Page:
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The Big Score

Ellis bases a film on an album based on an another film

Photo: Chris “CAM” Mansfield, License: N/A

Chris “CAM” Mansfield

Ellis


Six days before the release of his new album, Baltimore rapper Ellis is in engineer Jesse Magloire’s basement studio, Ole No. 7 Productions, in Towson, still putting final touches on the mix. Ellis Marcus Hopkins Jr. sits with a can of Heineken in his hand while Magloire sips from a glass of whiskey and cues up tracks, listening and making adjustments, finishing up the arduous process they’ve been at for months. “I want it to sound perfect through your iPhone, I want it to sound perfect in your car. It has to sound great. It’s gotta sound perfect everywhere,” Hopkins says, recounting how he’s continued playing mixes of the album on every kind of stereo and device, finding flaws and fixing them.

Many of the songs on the album The Education of Ellis were initially recorded in 2011. But Hopkins took his time with the album as it grew in scope and ambition, eventually creating a companion film of the same name—scripted and shot by his manager, Toni Branson—that will be screened in New York in January, shortly after the album’s late-December release. Hopkins has been far from quiet during the album’s gestation, however, releasing the mixtapes BMC 2K12: The End Game and BMC 2K13: The White Henny Edition, to make use of good songs that didn’t quite meet his lofty standards for the album. “I can make this project better than it is just by taking songs off,” he says.

Hopkins, 31, standing at a lanky 6-foot 4-inches, kicked off his rapping career at a relatively ripe age, releasing his first mixtape in 2009 and quickly giving his music the focus and effort that he used to apply to playing basketball in high school and college. He makes frequent trips to New York to network and further his career, and lately that work has paid off: NYC rap veteran Styles P. appears on the thought-provoking lead single to The Education of Ellis, “Misled,” and even made the trip down to Baltimore to shoot the video. Mainstream hip-hop blogs like Rap Radar have been posting Ellis’ music, and he recently made appearances on MTV’s RapFix Live and satellite radio station Shade 45’s Sway in the Morning.

Both the film and album The Education of Ellis were actually inspired by another film, 1974’s The Education of Sonny Carson. Hopkins first took an interest in the film when he recognized samples from its music and dialogue that have appeared in records by rappers like Ghostface Killah and Common, but he soon found himself interested in the plot, about the early life of New York political activist Sonny Carson. “I automatically connected to that story, from a child to a man, his plight. It’s not overstated, it’s regular things you go through in city life,” he says. “It comes from an honest place. A lot of movies today, as far as black films, they over-sensationalize, it’s over-the-top, it’s not real.”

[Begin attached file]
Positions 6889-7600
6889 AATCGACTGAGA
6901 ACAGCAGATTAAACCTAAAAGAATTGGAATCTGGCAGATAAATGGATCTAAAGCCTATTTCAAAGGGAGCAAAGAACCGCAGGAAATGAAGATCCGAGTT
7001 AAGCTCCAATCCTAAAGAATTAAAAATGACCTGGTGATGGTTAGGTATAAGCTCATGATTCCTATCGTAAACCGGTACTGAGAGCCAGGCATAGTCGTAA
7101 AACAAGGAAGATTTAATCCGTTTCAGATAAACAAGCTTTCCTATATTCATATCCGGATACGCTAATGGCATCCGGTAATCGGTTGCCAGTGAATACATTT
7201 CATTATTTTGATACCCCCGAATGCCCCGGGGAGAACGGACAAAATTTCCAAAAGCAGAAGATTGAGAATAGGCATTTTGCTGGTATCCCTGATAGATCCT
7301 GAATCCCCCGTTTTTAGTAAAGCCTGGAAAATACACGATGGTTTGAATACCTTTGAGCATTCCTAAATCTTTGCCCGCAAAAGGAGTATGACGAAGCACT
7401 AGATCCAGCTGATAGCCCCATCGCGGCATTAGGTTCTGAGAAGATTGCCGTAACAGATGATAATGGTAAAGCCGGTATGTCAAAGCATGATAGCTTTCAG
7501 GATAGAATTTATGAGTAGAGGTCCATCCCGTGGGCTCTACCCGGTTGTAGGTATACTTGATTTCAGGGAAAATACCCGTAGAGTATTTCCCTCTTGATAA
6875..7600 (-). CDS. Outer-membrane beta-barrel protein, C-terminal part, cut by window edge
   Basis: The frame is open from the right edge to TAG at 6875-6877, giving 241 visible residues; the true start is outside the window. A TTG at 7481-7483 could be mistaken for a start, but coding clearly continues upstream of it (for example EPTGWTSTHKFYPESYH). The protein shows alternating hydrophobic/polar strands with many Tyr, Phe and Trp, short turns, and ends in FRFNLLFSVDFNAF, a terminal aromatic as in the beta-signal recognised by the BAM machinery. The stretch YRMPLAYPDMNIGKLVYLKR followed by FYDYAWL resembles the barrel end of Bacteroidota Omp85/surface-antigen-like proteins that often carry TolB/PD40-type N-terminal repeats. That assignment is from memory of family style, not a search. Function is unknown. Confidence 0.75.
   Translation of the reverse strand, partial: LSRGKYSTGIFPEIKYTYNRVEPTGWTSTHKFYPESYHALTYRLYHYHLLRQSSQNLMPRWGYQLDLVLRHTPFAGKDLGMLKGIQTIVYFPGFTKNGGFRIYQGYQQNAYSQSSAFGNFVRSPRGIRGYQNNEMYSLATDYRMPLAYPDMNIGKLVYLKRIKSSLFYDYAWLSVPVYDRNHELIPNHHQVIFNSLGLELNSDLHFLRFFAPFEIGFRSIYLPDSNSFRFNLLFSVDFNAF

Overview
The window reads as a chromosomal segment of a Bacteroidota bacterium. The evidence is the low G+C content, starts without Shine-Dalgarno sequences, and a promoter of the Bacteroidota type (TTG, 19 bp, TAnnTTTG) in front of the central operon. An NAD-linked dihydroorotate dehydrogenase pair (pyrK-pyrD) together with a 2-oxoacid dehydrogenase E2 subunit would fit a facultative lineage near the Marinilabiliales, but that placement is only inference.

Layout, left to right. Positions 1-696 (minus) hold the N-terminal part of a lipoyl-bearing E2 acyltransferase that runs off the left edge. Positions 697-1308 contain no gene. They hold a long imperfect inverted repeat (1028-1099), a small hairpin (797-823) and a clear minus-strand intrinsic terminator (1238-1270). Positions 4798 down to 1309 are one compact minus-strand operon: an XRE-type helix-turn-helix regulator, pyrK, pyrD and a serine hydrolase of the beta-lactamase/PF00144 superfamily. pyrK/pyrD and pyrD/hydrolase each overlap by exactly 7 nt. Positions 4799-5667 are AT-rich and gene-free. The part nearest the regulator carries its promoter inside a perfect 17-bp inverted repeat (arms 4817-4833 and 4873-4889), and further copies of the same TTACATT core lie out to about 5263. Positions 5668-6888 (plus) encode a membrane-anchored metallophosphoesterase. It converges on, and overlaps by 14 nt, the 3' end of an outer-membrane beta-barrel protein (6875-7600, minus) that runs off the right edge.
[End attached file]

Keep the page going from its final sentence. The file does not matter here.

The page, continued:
Like the film that inspired it, Hopkins’ music has a contemplative, unglamorous realism that contrasts with the way many other rappers depict city life. His own setbacks and struggles informed that outlook. “Me and my brother are both felons, and we both have changed our lives around since then,” he says. “My father has never been to jail, so that hurts him.” The songs on the album deal with personal issues—like a cousin who’s currently battling cancer—so much so that Magloire says he learned more about Hopkins by listening to his lyrics than by actually talking to the rapper.

Hopkins and longtime producer Legin assembled many of the songs on the album around samples of music and dialogue from The Education of Sonny Carson, creating a musical narrative of the rapper’s life that parallels the film. But samples necessitate legal clearance, so Hopkins had to seek permission from the film’s director, Michael Campus. “He actually approved everything . . . as long as we don’t sell it, of course,” he says, lamenting that plans for a traditional retail release had to be scrapped in order to maintain his vision for the album. But the album will be available for free on mixtape sites like DatPiff, and Hopkins and his label, BMoreCareful, will work around the compromise however they can, giving away the CD/DVD package with purchases of T-shirts and other merchandise. “I’ll have some BMore Careful crew-necks made,” he says. “You’ll get [the album] for free when you get the crew-neck.”

Shortly after the album’s release, Hopkins has a meeting scheduled with a large independent distributor, and he is eyeing the next step in his career. One benefit of the numerous delays to The Education of Ellis is that Hopkins has a head start on his next project, Ocean Grown, for which he’s already recorded several songs. He’s released an album or mixtape every year since he began recording, almost as if making up for the late start, a mentality that carries over into his daily habits. “I can’t sleep late, because I feel like I’m gonna miss something. I feel like I’ve wasted enough time in life.”

For more information, visit ellisbmc.com.

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